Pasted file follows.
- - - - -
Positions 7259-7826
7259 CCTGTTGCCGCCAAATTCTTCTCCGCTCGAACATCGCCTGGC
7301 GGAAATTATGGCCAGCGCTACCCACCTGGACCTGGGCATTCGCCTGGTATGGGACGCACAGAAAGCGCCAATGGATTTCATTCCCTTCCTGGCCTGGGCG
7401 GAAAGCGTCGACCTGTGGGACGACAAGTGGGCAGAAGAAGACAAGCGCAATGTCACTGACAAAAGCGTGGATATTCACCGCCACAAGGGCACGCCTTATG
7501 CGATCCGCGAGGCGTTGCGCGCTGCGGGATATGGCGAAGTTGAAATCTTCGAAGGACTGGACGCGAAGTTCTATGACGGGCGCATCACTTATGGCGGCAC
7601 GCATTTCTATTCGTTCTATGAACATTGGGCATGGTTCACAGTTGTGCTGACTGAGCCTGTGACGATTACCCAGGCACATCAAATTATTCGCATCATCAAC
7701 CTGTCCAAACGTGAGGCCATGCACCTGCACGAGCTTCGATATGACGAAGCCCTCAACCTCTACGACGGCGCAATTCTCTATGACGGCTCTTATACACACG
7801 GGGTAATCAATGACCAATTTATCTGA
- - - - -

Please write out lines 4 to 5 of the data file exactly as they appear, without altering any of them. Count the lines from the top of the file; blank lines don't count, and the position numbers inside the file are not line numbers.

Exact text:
7401 GAAAGCGTCGACCTGTGGGACGACAAGTGGGCAGAAGAAGACAAGCGCAATGTCACTGACAAAAGCGTGGATATTCACCGCCACAAGGGCACGCCTTATG
7501 CGATCCGCGAGGCGTTGCGCGCTGCGGGATATGGCGAAGTTGAAATCTTCGAAGGACTGGACGCGAAGTTCTATGACGGGCGCATCACTTATGGCGGCAC